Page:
Legend has it that in the eleventh century, when the very eccentric and possibly demented Caliph El Hakim needed some money, he wrote a letter to the governor of Jerusalem asking that a tax be levied. The governor wrote back that this was impossible–most of the people were poor, many of them monks who lived in caves in Wad er-Rabâbeh. El Hakim asked his scribe to write a letter with the command “Count the men.” Whether the scribe made a mistake or whether the letter was intercepted, no one really knows. But by the time the letter arrived in Jerusalem it read “Castrate the men.” In Arabic, the difference between the two verbs hasaa and khasaa is a single dot.
The history of the Arabic language is full of such tales, in which a dot can change the meaning of a word entirely. In fact, the original Arabic alphabet consisted of consonant letters only, some of which corresponded to multiple sounds. For example, the letter ha could be interpreted as the sounds ha, kha or ja. The ambiguity was resolved through semantic context. It was not until the seventh century that diacritical marks were added to consonants, creating a simple one-to-one association between letters and sounds. A dot over the ha turned it into the sound kha; a dot under, and it became ja; no dot, and it remained ha. This process was known as I`jaam, which can be translated as “providing diacritical marks” or, more simply, “dotting.” The term has its origin in the root `-j-m, which also means, among other things, “foreign,” “barbarian” and “obscure.” Thus, the word I`jaam can be used to refer to the clarification of a term but also to its obscurity.
In his slim but powerful book I`jaam: An Iraqi Rhapsody, the novelist Sinan Antoon takes advantage of the orthographic ambiguities of Arabic to explore themes of love, loss, identity and resistance in the face of political oppression. Born in 1967 to an Iraqi father and an American mother, Antoon came of age under Saddam’s despotic rule. He studied English literature at Baghdad University but left Iraq in 1991 and moved to the United States, where he completed a doctoral degree in Arabic literature. He is a poet, a novelist, a scholar and a translator. (His translation, with Munir Akash, Carolyn Forché and Amira El-Zein, of Mahmoud Darwish’s Unfortunately, It Was Paradise, was a finalist for the 2004 PEN Literary Award for Poetry in Translation.) He has also co-directed and co-produced a documentary film, About Baghdad, about Iraq after the fall of Saddam and at the start of the American invasion.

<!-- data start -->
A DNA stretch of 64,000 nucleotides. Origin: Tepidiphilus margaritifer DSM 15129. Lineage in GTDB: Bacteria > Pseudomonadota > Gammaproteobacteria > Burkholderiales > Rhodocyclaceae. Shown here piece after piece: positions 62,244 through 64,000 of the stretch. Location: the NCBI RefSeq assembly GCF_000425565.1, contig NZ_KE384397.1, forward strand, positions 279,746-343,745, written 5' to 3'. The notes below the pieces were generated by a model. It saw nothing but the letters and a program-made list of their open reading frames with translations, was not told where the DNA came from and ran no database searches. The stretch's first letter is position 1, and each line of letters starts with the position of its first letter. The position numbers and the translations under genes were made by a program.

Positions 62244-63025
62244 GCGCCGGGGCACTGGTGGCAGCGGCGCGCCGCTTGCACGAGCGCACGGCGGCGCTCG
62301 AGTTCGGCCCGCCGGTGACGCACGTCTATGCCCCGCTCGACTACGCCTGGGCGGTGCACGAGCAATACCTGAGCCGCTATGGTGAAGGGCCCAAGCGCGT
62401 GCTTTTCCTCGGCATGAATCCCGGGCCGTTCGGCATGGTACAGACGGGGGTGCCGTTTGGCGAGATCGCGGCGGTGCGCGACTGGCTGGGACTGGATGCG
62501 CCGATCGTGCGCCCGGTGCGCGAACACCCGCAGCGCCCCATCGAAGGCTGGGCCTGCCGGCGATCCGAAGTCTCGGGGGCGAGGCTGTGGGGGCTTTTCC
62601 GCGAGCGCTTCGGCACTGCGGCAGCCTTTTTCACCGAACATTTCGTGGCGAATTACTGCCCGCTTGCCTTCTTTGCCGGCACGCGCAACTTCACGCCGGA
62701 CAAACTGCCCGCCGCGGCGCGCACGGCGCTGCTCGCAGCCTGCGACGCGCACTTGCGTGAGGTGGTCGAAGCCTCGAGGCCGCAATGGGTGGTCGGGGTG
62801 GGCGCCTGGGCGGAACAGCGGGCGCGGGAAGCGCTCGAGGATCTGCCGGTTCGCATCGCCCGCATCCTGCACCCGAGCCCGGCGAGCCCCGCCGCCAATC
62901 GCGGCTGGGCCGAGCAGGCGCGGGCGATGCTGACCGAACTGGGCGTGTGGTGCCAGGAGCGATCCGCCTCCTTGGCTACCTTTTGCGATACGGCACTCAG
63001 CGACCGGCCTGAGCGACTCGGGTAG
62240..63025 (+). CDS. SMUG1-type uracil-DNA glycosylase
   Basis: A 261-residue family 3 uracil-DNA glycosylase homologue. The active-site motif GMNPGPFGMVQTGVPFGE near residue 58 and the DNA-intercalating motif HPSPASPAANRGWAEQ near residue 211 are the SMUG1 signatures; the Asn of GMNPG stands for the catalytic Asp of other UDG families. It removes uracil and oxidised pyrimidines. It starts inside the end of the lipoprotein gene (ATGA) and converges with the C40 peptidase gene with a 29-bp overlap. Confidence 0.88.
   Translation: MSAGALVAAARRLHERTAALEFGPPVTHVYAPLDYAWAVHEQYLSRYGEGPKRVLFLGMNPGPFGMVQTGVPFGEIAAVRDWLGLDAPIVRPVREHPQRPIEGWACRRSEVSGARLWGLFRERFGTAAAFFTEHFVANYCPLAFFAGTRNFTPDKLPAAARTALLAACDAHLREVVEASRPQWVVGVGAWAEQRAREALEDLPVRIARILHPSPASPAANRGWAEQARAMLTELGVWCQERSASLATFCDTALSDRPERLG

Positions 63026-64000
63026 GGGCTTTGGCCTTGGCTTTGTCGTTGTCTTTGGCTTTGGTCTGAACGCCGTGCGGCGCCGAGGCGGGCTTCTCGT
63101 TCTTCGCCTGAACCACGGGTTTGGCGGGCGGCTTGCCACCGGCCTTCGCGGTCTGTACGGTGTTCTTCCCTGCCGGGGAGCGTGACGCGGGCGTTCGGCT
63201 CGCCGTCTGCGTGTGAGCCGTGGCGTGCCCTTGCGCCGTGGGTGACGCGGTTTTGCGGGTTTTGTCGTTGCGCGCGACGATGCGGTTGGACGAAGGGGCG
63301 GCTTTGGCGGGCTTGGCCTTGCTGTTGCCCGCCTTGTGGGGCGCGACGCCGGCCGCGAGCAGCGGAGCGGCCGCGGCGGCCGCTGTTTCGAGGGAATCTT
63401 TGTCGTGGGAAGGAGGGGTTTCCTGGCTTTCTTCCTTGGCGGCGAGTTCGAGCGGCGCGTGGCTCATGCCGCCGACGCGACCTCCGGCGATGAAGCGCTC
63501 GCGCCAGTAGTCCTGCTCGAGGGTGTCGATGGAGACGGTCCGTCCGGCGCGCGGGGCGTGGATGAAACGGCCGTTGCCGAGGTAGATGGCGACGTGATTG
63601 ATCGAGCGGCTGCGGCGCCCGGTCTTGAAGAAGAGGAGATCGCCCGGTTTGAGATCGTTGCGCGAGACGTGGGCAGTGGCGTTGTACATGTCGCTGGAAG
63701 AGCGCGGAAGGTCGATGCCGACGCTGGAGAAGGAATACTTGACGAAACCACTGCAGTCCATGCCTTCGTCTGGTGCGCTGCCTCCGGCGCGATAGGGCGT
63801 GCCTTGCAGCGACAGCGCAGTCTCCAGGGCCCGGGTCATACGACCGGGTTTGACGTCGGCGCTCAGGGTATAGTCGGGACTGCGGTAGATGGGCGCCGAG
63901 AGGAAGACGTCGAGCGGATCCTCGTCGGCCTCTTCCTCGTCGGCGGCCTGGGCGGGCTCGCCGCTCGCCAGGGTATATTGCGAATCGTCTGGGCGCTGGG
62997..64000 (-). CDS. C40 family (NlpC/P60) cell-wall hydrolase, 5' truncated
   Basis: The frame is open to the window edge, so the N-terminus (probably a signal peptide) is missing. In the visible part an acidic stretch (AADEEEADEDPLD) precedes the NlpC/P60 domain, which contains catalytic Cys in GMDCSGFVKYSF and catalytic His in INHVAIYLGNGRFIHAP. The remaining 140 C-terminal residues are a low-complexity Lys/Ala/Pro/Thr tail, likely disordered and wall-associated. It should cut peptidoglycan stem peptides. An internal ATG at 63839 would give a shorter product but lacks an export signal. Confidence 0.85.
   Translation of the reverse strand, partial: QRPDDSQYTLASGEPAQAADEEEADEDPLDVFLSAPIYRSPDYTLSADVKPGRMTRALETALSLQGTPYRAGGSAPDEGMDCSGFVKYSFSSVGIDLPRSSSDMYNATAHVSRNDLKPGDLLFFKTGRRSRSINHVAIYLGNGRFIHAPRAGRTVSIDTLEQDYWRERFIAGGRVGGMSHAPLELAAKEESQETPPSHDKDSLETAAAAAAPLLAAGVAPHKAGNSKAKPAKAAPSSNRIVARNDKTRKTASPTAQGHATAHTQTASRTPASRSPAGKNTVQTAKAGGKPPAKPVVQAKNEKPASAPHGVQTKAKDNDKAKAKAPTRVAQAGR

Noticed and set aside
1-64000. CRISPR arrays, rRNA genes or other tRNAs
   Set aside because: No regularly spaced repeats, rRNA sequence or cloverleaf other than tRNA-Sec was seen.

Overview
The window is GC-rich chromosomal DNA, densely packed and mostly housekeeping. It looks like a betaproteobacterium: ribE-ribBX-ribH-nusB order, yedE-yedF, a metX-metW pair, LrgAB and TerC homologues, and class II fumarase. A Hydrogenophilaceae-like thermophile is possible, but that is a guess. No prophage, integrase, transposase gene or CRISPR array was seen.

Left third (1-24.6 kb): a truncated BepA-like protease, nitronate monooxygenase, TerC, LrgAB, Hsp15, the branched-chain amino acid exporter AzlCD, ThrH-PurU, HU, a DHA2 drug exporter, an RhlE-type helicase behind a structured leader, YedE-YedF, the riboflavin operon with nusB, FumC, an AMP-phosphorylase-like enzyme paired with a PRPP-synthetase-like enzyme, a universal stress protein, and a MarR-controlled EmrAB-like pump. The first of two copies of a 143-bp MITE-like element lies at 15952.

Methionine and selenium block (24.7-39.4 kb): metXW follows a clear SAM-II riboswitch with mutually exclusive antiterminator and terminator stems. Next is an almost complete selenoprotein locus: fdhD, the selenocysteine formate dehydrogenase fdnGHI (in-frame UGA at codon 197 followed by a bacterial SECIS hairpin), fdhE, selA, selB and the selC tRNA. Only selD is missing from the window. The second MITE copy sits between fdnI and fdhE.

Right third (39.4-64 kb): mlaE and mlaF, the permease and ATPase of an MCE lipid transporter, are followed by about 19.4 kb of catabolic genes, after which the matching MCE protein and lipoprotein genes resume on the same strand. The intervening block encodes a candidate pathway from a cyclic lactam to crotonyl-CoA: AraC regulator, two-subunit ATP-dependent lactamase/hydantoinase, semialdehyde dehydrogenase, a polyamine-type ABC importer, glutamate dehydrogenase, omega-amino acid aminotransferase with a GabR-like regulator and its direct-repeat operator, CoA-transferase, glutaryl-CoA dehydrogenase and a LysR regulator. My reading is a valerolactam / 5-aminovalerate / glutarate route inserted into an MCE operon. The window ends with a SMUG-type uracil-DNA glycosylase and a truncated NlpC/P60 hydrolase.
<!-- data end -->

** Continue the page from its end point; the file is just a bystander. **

To enter Antoon’s novel is to enter the surreal world of Saddam-era Iraq, where it is not advisable to throw newspapers in the trash because their front pages carry photos of the Great Leader, where kindergarten teachers write reports denouncing the jokes children make in school, where students are forced to leave class and attend huge rallies and where young men are found “unfit for military service” rather than “exempt” from it. But I`jaam also lets us enter the intimate world of a regular citizen in 1980s Iraq, a man who resists the regime in myriad ways: he uses a newspaper with the photo of Saddam as toilet paper, he turns Baathist mottos into jokes, he votes for Mickey Mouse in the student union elections and he uses a benign tumor as an excuse not to join the army.